"The adults are back in charge and New Zealanders say to the last lot good riddance" - Nicola Willis
A host of Labour's policies have been tipped on the scrap heap this week as the new coalition starts passing laws at pace.
The financial fisticuffs have begun opening bouts too ahead of next week's mini-Budget, with the Interislander ferry upgrade in dire straits and new figures pointing to a gloomy economy.
The week began with a bang: Winston Peters in the hot seat as Acting Prime Minister, with Christopher Luxon in Australia for his daughter's graduation.
Opposition MPs tried to trip up the wily Deputy PM, using his previous policies and utterances against him after his switch from supporting Labour in 2017 to National six years later. He once defended the oil and gas ban and the Reserve Bank's dual mandate - now both on the chopping block.
They also tested his knowledge on things like the current minimum wage, and challenged his new political partnership with ACT's David Seymour - who had said Peters was "just a muppet" and yesterday's man, who could not be trusted.
Some of the attacks were more effective than others, but none of it seemed to rattle Peters, who eagerly returned fire, proving he will continue to be a provocation to the opposition and his coalition partners alike.
Stuff's political editor Luke Malpass told RNZ's Morning Report it was a good reminder that Peters is one of the great parliamentary debaters in New Zealand's history, and showed his party's determination to berate the left.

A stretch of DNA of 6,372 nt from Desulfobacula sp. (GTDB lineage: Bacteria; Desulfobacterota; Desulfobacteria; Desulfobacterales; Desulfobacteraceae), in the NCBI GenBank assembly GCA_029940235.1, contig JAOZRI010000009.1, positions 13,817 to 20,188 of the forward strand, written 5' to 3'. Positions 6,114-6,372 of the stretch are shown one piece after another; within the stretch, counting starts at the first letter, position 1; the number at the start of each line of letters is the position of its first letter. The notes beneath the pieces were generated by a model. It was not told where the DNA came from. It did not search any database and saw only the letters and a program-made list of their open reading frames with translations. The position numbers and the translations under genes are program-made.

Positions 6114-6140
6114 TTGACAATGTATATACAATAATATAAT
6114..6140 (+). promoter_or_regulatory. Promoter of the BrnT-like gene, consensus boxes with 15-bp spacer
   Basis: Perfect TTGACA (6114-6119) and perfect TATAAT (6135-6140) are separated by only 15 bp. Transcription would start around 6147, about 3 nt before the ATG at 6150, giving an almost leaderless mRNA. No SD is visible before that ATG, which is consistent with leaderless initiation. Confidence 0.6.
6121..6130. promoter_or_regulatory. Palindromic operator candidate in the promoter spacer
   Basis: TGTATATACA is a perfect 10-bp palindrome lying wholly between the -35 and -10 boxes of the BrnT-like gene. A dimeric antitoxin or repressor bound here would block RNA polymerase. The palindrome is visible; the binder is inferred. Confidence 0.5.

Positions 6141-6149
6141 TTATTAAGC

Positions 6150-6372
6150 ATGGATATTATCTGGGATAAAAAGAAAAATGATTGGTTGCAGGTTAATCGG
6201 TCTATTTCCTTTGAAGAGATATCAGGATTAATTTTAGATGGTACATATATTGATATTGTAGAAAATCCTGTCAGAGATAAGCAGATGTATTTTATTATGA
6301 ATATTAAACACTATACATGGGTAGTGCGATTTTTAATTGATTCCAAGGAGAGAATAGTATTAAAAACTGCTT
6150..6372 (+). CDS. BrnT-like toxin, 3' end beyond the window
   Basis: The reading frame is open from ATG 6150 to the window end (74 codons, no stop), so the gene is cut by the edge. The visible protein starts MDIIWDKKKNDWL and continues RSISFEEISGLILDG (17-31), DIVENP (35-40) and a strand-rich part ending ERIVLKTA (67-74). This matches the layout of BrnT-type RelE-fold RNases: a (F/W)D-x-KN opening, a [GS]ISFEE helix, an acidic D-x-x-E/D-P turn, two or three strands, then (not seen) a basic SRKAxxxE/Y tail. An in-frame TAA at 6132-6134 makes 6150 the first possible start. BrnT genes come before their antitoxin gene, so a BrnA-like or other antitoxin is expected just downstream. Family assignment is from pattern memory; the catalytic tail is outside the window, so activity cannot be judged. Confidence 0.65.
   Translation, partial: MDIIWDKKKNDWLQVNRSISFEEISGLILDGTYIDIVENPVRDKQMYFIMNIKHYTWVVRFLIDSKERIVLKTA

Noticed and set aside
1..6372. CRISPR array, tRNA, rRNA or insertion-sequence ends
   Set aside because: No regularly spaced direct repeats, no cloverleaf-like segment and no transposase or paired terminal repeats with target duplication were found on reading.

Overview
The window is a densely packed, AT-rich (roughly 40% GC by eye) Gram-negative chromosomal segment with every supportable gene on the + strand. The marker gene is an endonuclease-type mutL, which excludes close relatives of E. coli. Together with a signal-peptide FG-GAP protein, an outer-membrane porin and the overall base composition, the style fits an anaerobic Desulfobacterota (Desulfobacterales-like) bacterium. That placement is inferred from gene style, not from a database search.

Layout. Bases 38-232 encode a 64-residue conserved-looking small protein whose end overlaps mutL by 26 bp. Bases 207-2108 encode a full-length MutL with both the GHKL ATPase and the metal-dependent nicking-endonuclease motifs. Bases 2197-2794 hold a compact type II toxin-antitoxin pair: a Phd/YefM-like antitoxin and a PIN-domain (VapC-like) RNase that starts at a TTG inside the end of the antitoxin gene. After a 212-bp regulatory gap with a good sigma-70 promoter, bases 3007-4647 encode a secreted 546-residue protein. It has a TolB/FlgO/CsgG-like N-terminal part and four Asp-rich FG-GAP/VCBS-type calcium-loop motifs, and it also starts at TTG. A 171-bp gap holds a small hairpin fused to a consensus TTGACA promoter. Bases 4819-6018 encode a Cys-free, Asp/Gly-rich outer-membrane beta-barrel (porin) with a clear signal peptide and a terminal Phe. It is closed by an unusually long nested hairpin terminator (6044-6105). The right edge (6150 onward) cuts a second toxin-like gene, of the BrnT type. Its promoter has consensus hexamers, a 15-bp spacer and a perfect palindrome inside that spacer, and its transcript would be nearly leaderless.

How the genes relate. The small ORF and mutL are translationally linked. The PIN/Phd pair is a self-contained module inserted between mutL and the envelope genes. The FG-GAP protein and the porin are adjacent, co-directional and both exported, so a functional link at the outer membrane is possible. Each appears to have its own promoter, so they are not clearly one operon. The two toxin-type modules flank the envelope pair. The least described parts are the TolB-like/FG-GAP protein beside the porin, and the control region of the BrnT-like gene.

- Interislander ferry project to end after government funding denied
- Health Minister Shane Reti offers cursory response over smokefree protest
- 'Bigoted lefty shill': Winston Peters fires up as Acting PM
- National, Labour firing broadsides after Cook Strait ferry project founders
It set the stage for a colourful week in the House, sitting under urgency with a major repeal job: dismantling the former government's legacy piece by piece. The dual mandate was first to go, followed by Fair Pay Agreements and the Clean Car Discount as the next items crossed off National's to-don't list.
The coalition has made no apology for sweeping aside Labour's laws - as promised ahead of the election - but it has faced criticism for its processes after a leaked document showed this would not be subject to the usual scrutiny of Regulatory Impact Statements. It turned out a draft RIS had already been prepared on the scrapping of the so-called ute tax, but the minister has refused to release that for now.
Protests against the government's direction have continued too, with unions rallying on Wednesday for FPAs and hundreds more calling for the generational ban on tobacco to remain the same day. Environmental issues have also been prominent, NZ First's Shane Jones' dismissive language at odds with the efforts of Climate Minister Simon Watts' efforts to push for a somewhat stronger stance on fossil fuels at the COP28 conference in Dubai.
Public backlash has been an uncomfortable backdrop for National at times - though NZ First has seemed to relish it.
Finance Minister Nicola Willis took some time to do some scene-setting of her own: cutting off the prospect of further funding to upgrade the ageing Cook Strait ferries owned by KiwiRail. The asking price had blown out to $3 billion, she said, putting the blame on her predecessor in the role, Labour's Grant Robertson. He in turn holds KiwiRail responsible, its board meets next week to consider options.
Expect the fiscal fracas to reach fever pitch on Wednesday as Willis unveils her mini-Budget alongside Treasury's half-year opening of the government books - charting a path to the promised tax cuts.
The rollback rolls on next week, with a return to the old RMA rather than Labour's reforms - and 90-day trials making a full comeback for all employers.
In this week's Focus on Politics, Deputy Political Editor Craig McCulloch breaks down the week at Parliament where the Coalition is cracking on with its roll-back and repeal job.